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A Job Well Done by Spencer Coleman


A Job Well Done by Spencer Coleman

Item Code : SPR0654A Job Well Done by Spencer Coleman - This Edition
TYPEEDITION DETAILSSIZESIGNATURESOFFERSYOUR PRICEPURCHASING
PRINT Open edition print. Image size 16 inches x 20 inches (41cm x 51cm)none28.00

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Artist Details : Spencer Coleman
Click here for a full list of all artwork by Spencer Coleman

Spencer Coleman

Spencer Coleman is considered to be one of the leading exponents of British landscape painting. A keen sportsman, he was born in Leicester in 1952 and today lives in a tiny farming village in the north east of England. Spencer Coleman taught himself and now specialises in figurative work and landscapes, concentrating with particular proficiency on the realistic depiction of the rivers and streams of Englands countryside. These images depict gentle, timeless subjects with beautiful scenery and mellow colours. Farm and cottage interiors are also a favourite subject, although the heavy horse is closest to his heart. Spencer Colemans work has brought him into the public eye through radio and television and he has exhibited widely in what are frequently sell-out shows. His famous image of children on a farm gate, Bottoms Up!, is now one of the best-selling prints of all time. Spencer Coleman still paints but he also now acts as agent for many other artists in his locality.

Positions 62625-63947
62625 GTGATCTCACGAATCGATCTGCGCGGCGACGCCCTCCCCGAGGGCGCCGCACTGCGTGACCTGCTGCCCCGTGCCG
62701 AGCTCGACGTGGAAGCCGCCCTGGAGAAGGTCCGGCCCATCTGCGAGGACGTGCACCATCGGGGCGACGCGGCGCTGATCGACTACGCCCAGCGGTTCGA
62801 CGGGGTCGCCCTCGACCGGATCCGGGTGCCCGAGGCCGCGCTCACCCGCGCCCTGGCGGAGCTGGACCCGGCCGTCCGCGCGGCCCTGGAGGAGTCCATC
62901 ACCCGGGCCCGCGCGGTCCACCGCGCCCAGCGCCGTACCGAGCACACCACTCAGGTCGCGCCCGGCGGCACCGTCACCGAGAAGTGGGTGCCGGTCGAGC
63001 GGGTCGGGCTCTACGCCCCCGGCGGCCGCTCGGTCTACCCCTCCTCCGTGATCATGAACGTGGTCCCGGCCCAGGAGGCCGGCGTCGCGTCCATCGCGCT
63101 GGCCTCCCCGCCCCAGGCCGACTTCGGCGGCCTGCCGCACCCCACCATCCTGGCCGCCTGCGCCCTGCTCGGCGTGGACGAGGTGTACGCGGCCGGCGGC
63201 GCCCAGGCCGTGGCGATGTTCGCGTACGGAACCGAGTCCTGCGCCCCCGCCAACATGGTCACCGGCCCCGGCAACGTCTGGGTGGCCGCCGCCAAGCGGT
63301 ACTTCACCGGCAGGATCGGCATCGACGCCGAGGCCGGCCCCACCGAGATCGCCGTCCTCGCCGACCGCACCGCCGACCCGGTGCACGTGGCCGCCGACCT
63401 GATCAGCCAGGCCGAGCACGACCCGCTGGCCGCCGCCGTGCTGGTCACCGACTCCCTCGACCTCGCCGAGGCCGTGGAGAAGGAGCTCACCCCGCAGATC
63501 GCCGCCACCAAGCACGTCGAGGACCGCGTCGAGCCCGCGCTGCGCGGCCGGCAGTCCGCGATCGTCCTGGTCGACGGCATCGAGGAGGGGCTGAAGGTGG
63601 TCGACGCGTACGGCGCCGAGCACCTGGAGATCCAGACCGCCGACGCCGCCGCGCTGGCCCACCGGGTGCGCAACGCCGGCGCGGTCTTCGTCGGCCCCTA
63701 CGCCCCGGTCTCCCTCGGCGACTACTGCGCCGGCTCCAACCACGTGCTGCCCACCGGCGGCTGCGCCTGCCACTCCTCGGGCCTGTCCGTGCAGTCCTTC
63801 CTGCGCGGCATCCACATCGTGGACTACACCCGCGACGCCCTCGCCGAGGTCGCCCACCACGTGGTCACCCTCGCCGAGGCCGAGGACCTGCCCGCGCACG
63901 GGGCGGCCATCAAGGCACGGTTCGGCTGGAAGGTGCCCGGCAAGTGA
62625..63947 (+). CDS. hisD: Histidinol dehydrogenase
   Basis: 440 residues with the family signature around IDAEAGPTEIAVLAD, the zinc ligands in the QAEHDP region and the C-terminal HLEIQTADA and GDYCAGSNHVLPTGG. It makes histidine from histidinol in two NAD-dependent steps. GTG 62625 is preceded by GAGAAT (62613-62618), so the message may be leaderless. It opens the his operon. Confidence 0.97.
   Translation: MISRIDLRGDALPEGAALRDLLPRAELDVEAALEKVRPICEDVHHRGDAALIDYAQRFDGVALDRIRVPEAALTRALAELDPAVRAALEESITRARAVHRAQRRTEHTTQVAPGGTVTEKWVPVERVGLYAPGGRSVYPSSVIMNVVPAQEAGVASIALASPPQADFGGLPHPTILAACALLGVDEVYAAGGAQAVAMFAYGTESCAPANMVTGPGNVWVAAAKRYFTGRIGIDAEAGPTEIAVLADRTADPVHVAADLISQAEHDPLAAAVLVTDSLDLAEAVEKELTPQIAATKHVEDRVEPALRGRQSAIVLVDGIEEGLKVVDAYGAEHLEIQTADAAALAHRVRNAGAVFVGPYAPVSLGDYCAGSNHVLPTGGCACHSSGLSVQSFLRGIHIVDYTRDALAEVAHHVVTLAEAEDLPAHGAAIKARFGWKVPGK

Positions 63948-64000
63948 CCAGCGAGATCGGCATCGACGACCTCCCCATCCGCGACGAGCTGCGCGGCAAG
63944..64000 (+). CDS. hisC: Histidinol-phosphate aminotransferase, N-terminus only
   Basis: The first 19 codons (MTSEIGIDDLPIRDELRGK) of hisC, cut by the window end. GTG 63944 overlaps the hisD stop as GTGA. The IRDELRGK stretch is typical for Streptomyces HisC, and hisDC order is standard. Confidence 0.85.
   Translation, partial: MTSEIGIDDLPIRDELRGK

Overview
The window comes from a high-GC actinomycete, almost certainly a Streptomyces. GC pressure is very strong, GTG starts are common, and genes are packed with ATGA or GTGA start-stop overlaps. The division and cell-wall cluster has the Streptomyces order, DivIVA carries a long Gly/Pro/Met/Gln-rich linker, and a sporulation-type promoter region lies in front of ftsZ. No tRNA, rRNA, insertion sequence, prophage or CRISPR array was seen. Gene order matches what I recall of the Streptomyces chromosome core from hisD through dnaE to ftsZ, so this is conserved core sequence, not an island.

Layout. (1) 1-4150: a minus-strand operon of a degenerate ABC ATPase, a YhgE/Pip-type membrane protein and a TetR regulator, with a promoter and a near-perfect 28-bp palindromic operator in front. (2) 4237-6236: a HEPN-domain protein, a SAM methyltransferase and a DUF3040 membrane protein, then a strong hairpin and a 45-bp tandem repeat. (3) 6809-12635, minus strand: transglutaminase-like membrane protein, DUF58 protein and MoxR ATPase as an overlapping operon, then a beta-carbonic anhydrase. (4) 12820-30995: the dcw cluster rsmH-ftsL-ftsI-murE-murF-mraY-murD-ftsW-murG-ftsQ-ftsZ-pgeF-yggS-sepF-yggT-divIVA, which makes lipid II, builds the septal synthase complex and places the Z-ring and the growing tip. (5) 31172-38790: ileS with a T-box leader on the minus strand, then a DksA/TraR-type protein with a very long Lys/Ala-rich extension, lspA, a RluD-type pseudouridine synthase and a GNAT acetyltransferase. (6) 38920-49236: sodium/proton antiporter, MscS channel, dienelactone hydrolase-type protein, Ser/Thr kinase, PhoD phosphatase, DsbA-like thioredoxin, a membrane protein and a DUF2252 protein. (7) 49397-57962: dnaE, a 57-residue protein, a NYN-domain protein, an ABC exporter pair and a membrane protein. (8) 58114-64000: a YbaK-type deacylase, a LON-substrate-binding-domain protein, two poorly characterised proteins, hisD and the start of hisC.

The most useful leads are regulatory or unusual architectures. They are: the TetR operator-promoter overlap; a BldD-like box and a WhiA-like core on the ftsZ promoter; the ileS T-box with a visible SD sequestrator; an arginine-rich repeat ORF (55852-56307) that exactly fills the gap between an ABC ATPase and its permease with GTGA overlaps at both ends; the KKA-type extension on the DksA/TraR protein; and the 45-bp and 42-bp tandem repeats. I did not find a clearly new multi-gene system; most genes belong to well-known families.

More about Spencer Coleman

This Week's Half Price Art